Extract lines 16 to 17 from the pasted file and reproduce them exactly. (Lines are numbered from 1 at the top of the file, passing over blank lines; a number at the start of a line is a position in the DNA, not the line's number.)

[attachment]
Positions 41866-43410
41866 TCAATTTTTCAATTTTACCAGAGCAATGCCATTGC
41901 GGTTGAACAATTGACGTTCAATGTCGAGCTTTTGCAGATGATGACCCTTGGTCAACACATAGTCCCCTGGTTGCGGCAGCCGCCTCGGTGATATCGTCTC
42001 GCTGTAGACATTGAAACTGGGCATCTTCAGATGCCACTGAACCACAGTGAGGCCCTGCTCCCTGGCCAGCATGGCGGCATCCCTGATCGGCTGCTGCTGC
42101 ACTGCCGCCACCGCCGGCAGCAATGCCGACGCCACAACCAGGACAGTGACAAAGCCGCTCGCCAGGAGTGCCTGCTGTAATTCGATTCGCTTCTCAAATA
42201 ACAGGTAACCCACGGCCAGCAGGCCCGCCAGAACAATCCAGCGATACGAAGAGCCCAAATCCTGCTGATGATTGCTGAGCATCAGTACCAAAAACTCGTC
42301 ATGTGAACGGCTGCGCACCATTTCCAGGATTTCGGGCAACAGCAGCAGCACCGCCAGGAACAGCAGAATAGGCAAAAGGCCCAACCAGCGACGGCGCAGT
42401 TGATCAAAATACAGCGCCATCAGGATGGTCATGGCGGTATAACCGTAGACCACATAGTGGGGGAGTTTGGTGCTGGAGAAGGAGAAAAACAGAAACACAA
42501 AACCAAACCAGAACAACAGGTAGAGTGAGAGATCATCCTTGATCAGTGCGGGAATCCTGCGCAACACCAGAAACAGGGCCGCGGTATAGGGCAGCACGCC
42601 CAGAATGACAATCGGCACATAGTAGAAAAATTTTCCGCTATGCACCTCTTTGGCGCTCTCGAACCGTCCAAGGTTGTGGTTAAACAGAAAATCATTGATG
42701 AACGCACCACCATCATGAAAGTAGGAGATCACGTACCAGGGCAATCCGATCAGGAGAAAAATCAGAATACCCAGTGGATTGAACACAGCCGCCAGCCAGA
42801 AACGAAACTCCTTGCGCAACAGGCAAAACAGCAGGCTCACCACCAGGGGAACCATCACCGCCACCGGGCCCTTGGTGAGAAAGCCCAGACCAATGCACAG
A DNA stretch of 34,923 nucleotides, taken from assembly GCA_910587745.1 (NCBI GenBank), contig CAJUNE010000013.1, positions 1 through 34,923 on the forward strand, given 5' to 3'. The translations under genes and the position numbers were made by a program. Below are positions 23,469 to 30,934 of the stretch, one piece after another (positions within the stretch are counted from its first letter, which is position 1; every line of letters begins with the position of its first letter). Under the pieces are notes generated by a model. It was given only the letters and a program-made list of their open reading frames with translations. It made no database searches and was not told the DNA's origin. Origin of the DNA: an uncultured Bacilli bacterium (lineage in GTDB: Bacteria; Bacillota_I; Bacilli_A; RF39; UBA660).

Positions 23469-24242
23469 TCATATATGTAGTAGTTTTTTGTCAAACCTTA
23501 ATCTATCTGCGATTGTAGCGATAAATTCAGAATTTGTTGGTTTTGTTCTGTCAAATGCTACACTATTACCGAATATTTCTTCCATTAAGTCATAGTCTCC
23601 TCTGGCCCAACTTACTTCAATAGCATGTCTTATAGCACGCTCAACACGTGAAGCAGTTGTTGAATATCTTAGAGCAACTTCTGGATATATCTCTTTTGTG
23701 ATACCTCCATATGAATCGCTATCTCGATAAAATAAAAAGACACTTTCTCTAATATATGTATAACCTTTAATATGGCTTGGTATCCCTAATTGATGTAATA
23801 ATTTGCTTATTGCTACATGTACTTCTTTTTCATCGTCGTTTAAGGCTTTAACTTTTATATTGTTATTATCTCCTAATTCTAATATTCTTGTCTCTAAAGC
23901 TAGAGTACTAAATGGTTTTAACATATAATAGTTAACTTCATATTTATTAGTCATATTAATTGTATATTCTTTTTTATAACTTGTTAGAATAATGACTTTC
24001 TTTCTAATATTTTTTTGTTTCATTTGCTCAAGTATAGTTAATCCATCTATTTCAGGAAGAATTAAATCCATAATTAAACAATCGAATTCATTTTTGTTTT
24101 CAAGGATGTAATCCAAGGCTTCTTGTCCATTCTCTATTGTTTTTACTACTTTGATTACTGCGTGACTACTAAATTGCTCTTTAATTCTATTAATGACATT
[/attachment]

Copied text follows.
23501 ATCTATCTGCGATTGTAGCGATAAATTCAGAATTTGTTGGTTTTGTTCTGTCAAATGCTACACTATTACCGAATATTTCTTCCATTAAGTCATAGTCTCC
23601 TCTGGCCCAACTTACTTCAATAGCATGTCTTATAGCACGCTCAACACGTGAAGCAGTTGTTGAATATCTTAGAGCAACTTCTGGATATATCTCTTTTGTG